Jason Compson IV

The third narrative point of view written is that of Jason. Jason prides himself on being the only sane person in the family. He considers himself to be a logical person. He does not realize how his deduced logic is irrational. Jason becomes head of the household after the death of his father, brother and his sister leaving.  He resents the position that he must maintain the household. We get a very different perspective from Jason than we have with Benjy or Quentin. As much as Jason believes he is different from his siblings he is equally as dysfunctional. Jason does not realize that he is his own worst enemy. He blames his misfortunes on everyone else and does not find the logic of his own faults.  Olga Vickery, a literary critic infers this is one of the themes of the novel.  She states, “it would appear, then, that the theme as revealed by the structure, is the relation between the act and man’s apprehension of the act, between the event and the interpretation” (280). She goes on further to say, “each man creates his own truth..truth ia a matter of the heart’s response as well as the mind’s logic”. Therefore, we can say that the truth shifts depending on perspective. She feels that is why the novel is written as it is to show the different “truths” that are revealed by each narrator. Jason feels he is a victim. However, Jason is his own worst enemy in many instances. He lies about investing money into a company and buys a car. However, due to the smell of gasoline he can’t drive for any extended amount of time without getting a headache. He feels his sister is to blame for not getting the job promised him. He doesn’t realize without her he would’ve never had the offer to begin with. He pays a monthly fee for news on the trading industry to try and make a profit yet is always dissatisfied by the information not arriving in time. He does not stop paying the bill but only complains instead. This is common throughout Jason’s section. His point of view helps us to decipher part of the novel’s meaning.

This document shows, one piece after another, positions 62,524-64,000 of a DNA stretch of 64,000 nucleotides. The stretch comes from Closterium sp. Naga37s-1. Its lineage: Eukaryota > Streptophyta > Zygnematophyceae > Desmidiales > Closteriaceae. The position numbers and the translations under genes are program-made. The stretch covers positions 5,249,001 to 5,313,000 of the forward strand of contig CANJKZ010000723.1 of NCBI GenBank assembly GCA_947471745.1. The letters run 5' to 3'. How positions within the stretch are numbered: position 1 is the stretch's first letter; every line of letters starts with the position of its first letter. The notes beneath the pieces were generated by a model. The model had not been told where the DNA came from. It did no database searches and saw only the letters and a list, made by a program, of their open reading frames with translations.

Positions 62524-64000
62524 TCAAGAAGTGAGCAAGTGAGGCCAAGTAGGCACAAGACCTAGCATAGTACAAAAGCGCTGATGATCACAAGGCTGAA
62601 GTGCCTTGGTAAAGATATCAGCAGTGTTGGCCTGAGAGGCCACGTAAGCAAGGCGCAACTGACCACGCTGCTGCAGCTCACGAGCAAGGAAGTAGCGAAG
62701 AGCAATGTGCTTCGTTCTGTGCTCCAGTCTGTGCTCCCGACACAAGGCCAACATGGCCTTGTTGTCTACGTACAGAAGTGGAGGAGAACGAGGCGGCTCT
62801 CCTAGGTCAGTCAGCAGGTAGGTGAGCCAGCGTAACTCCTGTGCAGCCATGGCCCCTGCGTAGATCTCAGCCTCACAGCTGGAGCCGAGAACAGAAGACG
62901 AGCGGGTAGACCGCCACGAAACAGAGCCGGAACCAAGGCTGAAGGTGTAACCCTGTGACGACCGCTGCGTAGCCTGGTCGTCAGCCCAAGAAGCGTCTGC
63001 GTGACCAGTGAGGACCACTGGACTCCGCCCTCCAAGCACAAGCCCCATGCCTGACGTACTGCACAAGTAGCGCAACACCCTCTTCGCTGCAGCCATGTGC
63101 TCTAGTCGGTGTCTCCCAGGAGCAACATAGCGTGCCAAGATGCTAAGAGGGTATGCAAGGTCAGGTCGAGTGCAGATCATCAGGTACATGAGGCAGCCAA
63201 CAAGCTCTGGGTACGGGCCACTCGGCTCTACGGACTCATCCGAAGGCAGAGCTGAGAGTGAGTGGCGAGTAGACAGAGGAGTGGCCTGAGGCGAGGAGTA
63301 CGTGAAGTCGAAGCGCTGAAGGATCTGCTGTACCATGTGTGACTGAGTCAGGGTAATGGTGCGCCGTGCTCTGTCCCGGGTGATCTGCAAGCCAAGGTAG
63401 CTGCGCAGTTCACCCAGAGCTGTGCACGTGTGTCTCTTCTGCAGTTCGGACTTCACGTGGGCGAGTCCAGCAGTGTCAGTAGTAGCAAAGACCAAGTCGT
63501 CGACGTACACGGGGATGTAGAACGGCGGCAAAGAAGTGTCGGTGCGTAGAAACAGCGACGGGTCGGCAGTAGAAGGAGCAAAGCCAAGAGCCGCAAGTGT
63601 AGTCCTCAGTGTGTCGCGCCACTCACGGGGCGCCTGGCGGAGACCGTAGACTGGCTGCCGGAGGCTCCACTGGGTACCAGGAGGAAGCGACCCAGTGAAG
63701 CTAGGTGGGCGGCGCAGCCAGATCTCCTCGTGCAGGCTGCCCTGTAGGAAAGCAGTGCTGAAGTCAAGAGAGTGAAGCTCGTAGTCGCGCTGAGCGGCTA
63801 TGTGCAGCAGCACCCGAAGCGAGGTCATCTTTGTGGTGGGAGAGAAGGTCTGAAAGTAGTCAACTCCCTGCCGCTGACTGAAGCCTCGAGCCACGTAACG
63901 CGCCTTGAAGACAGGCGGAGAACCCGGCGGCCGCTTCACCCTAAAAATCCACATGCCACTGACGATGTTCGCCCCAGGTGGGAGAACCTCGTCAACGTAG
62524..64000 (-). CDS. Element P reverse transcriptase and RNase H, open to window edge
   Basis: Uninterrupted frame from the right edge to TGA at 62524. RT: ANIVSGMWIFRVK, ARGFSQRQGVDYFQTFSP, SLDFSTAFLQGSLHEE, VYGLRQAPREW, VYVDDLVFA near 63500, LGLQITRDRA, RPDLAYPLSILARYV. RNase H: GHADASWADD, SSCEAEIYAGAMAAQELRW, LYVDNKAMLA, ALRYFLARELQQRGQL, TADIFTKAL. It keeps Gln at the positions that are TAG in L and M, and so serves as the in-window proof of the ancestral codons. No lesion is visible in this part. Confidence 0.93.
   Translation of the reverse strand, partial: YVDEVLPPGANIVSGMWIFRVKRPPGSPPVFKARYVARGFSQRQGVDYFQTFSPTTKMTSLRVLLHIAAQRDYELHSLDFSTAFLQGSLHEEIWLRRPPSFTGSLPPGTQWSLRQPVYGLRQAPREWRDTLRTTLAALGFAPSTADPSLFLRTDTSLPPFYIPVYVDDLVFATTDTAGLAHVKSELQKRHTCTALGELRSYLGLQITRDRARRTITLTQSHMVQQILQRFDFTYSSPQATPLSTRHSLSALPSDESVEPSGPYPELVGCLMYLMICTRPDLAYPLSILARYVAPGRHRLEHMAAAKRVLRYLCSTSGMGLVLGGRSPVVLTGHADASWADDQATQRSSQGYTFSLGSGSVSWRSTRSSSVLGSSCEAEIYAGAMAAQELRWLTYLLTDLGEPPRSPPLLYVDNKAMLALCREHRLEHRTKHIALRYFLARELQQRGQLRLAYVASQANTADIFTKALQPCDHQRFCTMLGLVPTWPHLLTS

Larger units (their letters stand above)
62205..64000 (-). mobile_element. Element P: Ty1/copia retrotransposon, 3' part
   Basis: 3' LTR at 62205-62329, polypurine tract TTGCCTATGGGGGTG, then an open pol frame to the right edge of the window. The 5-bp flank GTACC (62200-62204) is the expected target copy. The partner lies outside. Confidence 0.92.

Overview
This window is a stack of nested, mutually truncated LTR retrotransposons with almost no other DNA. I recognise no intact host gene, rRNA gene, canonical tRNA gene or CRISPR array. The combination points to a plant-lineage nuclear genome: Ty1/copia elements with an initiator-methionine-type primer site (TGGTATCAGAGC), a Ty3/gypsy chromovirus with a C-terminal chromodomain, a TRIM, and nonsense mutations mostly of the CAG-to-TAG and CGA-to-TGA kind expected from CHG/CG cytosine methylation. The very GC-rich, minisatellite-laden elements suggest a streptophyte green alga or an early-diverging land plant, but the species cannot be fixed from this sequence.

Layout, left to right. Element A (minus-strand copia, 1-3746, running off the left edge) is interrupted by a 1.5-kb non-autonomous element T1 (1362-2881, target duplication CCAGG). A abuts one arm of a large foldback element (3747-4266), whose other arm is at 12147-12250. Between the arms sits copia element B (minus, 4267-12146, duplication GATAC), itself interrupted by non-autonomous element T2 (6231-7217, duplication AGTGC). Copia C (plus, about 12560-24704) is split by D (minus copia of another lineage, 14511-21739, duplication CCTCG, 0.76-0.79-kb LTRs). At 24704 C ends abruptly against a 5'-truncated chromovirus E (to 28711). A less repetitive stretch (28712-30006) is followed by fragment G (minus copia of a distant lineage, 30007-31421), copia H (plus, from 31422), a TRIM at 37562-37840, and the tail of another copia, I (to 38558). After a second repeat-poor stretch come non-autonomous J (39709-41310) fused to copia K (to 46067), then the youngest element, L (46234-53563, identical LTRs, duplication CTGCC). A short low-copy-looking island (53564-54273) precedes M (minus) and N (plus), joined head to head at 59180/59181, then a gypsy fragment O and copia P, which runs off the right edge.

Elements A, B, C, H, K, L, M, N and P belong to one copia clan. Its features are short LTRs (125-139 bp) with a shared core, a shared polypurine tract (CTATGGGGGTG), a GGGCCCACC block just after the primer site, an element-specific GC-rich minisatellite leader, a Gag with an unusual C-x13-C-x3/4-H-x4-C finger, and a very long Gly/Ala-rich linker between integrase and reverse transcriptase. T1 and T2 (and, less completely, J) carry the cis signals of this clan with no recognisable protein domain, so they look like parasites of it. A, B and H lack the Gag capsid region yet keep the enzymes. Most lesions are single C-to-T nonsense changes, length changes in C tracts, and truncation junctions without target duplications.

Work Cited:  

Vickery, Olga. The Novels of William Faulkner: A Critical Interpretation. Louisiana: Norton, 1964

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Published on May 5, 2009 at 2:25 am  Leave a Comment  

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